At best for San Diego City Auditor Eduardo Luna, two outside investigative reports released Monday revealed a dysfunctional office.
Audit employees complained to investigators about pay, performance evaluations, lack of direction, nonexistent policies, constant turnover and demoralization. As an investigator plumbed serious allegations against Luna and his then-deputy Chris Constantin, employees complained they felt intimidated and feared reprisal.
“Some days it is a joke and some days it is a nightmare,” one audit employee told an investigator.
As far as actionable wrongdoing goes, the reports mostly spare Luna and Constantin. The whole case ended with a whimper Monday when the city’s Audit Committee ordered Luna to undergo unspecified internal improvements to his office. Constantin took a job with a northern California city two weeks ago.
The investigations may lack the kind of bombshell admissions that would force further action against the auditors, but they do contain some surprising revelations. Here are three:
The Boomerang Effect
Last summer, Luna held a staff meeting to cheer up an office besieged by low morale.
In it, he blamed the investigation on Mayor Jerry Sanders, who he believed was orchestrating the initial inquiry as payback for critical audits. He told his employees Sanders’ attempt had backfired because he didn’t have the authority to investigate the auditor’s office.
“The investigation was over,” Luna recalled telling his staff.
The pep talk backfired.
A second outside investigator concluded that Luna and Constantin’s actions after the first investigation began, including Luna’s speech at the July staff meeting, further demoralized staffers. After all, the complaints had come from within the auditor’s office, not the mayor’s office. The investigator also found Constantin went around the department trying to suss out who had made the allegations and why. Multiple employees told the investigator they felt fearful, threatened and intimidated.
“The environment smacks of hypocrisy, and as a result of the latest series of events I no longer feel comfortable discussing anything with management regarding administrative issues or the audit processes,” one employee told the second investigator.
The Facebook Plot
The first investigator found a Facebook exchange between a former employee and one still working in the office at the time of the workplace injury that sparked the initial investigation. The employee wrote:
A few weeks ago we decided we didn’t have smoking gun (sic). But lying to [state investigators] might be it. IF someone makes that claim an investigation is done and if employees tell the true(sic)…well the investigation would have to show lies and cover up.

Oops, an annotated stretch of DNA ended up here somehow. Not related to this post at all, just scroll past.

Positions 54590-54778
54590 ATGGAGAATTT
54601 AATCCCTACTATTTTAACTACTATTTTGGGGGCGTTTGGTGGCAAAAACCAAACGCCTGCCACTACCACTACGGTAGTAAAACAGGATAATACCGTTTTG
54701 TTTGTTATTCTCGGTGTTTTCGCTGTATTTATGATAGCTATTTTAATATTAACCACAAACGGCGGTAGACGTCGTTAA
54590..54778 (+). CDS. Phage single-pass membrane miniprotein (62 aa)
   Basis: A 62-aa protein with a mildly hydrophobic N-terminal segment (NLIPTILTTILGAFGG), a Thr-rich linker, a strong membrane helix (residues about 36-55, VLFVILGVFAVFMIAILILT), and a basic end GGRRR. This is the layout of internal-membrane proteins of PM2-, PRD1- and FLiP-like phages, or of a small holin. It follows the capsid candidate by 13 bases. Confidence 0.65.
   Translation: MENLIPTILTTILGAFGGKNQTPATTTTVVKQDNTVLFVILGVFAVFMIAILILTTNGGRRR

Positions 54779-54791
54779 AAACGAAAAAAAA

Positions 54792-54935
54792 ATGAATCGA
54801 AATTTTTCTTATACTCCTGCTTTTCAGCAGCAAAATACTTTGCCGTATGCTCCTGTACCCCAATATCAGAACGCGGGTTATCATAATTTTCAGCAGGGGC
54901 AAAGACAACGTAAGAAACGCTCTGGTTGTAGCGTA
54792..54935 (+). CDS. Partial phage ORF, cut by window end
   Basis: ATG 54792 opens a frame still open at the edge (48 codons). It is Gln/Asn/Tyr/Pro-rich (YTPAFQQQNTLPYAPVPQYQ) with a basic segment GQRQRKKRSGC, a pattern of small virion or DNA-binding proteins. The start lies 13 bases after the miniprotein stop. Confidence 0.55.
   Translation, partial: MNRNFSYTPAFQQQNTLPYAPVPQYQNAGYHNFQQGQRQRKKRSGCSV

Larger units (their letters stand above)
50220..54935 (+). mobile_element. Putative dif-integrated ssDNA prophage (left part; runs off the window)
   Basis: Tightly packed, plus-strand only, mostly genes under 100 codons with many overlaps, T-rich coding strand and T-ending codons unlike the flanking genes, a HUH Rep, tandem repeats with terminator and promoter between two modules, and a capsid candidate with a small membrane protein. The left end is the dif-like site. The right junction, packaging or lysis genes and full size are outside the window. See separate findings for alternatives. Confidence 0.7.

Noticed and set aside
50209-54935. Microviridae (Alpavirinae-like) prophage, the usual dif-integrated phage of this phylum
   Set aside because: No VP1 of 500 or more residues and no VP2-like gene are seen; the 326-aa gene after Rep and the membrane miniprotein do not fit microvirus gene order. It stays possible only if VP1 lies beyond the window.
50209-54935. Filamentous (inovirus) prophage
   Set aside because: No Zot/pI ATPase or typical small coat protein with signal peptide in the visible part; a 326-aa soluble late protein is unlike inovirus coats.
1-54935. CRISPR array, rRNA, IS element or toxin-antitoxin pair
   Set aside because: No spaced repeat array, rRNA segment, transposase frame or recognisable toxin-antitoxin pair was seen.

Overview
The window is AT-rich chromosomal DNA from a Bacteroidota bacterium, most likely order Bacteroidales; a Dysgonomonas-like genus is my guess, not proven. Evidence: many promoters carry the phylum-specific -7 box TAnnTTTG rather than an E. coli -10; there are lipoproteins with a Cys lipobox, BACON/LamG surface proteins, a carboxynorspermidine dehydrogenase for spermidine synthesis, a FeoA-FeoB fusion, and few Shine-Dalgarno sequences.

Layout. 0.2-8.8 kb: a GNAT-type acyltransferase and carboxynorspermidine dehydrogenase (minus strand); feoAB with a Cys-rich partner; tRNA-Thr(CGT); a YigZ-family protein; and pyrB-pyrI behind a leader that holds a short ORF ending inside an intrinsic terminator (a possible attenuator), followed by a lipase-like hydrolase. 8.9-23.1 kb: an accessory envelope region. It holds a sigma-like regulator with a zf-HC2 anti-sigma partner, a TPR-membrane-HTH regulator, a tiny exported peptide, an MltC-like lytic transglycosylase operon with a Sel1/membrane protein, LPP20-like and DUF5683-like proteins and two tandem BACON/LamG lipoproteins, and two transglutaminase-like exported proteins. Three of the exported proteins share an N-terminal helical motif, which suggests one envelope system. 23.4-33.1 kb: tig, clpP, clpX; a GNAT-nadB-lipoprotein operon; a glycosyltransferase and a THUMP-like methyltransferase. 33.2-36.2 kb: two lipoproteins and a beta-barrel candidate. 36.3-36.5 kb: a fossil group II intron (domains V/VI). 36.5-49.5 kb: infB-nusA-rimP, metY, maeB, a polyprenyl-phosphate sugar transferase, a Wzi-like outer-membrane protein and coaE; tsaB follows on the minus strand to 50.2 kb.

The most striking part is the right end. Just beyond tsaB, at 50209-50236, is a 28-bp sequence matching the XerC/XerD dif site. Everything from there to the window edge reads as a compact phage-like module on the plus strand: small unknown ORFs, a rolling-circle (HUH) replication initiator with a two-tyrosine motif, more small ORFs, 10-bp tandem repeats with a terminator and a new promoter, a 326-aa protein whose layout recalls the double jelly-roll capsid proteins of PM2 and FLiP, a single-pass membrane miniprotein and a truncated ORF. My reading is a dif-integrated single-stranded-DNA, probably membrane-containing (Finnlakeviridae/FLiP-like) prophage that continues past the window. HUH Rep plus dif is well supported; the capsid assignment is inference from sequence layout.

The Facebook post turned out to be a smoking gun of a different kind. The investigator considered it evidence of employees’ motive to oust Constantin, and cleared Constantin of all wrongdoing.
“The desire of the complaining witnesses to allege misconduct against Mr. Constantin, the inconsistency in their stories, as well as their propensity to draw unreasonable and exaggerated conclusions and/or engage in pure speculation, impairs their credibility and makes their accounting of what took place unreliable and not credible,” she wrote.
The Neverending Story
The city’s Audit Committee, which oversees Luna, had both investigative reports in its hands since early November. The whole process, from workplace injury to Monday’s completion of the inquiry, took almost a year.
It turns out Luna and Constantin played a big role in the delay.
The first investigator wanted to interview Luna and Constantin in July. The pair’s lawyer, former City Attorney Mike Aguirre, at first wouldn’t allow them to talk.
The second investigator ran into the same problems. The investigator attached to his report a spreadsheet of all the times he tried to contact the pair.
Sworn statements from the interviews, including ones from Luna and Constantin, were missing signatures. Ed Moreno, one of the employees who complained, didn’t sign his statement, either.
The investigator used all three statements anyway so as not to further delay his report.
“Ironically, this is the very type of conduct that OCA investigators identify as ‘red flags’: a lack of structure and organized control in the department, ‘going around and around’ in an effort to hinder or delay an investigation and general ‘push back,’” the investigator wrote.
Liam Dillon is a news reporter for Voice of San Diego. He covers how regular people interact with local government. What should he write about next?
Please contact him directly at firstname.lastname@example.org or 619.550.5663.
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